The Freedom From Religion Foundation (FFRF) sent a letter to Letcher County Public Schools in Whitesburg, Ky., in November claiming the message above the lockers, along with two other religious messages at other schools in the district, "violates the Constitution" by displaying "religious symbols or messages."
Bold letters on the wall of the Letcher County Central High School athletic locker room said: "But the Lord is with me like a Mighty Warrior," with attribution to Jeremiah 20:11. But in February, school officials removed it.
Also scrubbed was a bulletin board message displayed in Fleming Neon Middle School that said, "Jesus is my savior You can't scare me!" and a prayer for children on the Martha Jane Potter Elementary School's Facebook page at the beginning of the school year.
"Dear God, Thank you for the gift of education in every form. As our children prepare to start a new year may confidence be their foundation, may grace be their guide and may hope be their compass toward a bright future. I pray they would have eyes to see the needs of those around them and a heart to love well. May they face each day with positivity knowing that no matter what comes their way, they do not have to face it alone. Amen."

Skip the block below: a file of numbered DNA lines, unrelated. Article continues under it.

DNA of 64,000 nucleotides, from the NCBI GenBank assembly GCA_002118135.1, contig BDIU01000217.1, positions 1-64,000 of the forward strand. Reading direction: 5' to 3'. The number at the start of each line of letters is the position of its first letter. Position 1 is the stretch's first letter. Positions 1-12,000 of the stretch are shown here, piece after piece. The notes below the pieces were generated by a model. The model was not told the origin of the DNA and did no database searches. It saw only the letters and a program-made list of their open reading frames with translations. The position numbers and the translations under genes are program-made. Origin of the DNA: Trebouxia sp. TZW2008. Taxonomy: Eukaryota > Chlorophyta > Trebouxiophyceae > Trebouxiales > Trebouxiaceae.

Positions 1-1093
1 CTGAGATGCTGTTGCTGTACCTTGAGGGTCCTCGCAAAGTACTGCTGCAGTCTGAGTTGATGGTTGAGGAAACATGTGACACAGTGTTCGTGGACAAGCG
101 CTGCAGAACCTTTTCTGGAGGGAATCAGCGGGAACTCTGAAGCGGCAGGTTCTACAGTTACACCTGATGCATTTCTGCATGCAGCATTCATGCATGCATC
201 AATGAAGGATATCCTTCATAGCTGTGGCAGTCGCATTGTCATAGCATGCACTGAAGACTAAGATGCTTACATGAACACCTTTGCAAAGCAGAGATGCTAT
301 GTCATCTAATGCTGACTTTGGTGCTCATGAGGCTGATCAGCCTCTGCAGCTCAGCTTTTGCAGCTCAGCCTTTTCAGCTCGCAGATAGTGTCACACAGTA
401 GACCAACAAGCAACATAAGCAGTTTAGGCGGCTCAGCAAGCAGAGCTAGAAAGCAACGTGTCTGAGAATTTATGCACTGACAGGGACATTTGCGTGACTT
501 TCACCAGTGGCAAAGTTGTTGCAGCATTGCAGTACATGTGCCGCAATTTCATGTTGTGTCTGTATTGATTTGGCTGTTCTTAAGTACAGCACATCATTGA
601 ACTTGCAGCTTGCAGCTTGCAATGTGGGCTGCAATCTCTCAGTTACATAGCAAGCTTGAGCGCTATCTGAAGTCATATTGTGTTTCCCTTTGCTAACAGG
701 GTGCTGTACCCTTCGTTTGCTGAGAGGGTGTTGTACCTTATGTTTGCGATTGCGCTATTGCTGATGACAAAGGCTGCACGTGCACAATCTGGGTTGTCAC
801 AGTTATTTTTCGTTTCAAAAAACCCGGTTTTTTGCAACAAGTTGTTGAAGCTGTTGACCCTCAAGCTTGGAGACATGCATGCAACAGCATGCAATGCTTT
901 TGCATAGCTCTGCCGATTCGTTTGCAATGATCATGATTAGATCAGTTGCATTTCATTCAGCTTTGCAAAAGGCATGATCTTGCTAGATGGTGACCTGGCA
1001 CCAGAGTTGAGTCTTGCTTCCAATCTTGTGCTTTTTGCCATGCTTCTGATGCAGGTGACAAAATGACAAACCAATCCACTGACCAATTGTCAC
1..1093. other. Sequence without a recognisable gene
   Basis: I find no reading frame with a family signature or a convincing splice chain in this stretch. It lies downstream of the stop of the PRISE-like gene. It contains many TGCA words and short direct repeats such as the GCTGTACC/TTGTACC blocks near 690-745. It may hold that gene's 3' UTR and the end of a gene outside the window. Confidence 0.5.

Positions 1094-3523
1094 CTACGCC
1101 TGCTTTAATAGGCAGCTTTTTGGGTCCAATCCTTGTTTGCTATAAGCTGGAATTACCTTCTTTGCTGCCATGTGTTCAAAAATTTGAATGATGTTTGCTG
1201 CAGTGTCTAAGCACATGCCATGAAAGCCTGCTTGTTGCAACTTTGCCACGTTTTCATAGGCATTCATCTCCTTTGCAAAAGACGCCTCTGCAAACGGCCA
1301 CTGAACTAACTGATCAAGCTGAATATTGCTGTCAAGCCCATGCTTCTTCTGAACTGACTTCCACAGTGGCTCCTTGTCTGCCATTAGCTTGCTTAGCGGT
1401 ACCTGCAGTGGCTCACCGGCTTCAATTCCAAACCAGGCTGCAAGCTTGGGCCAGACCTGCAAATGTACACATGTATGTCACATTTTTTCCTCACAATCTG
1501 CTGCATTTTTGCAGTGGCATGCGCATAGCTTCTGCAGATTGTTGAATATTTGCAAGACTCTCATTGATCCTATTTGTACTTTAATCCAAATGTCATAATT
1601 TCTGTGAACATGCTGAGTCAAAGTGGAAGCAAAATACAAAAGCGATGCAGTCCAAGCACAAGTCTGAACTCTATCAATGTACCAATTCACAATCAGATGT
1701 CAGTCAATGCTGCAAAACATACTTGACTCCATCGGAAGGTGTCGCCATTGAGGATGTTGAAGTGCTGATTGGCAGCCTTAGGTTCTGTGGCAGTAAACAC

“The bulletin board has been replaced, the Facebook post has been removed, and the locker room has been repainted,” Superintendent Denise Yonts wrote in a February letter to the FFRF.
Yonts' actions were praised by the Wisconsin-based atheist group.
“We applaud the district for taking action to remedy this violation,” Annie Laurie Gaylor, FFRF co-president, said in a statement. “Students in our public schools are free to practice any religion they choose — or none at all.”
First Liberty Insitute, a religious freedom law firm that successfully defended the Bladensburg Peace Cross at the Supreme Court, said the district may have taken action too soon.
"It is unfortunate that the school took such a drastic step before fully vetting the complaint and doing a proper investigation of the background facts," Hiram Sasser, general counsel for First Liberty, told Fox News. "It may be the case that the school committed a First Amendment violation by erasing the messages, but until a full investigation is done, it’s impossible to know the correct legal course.”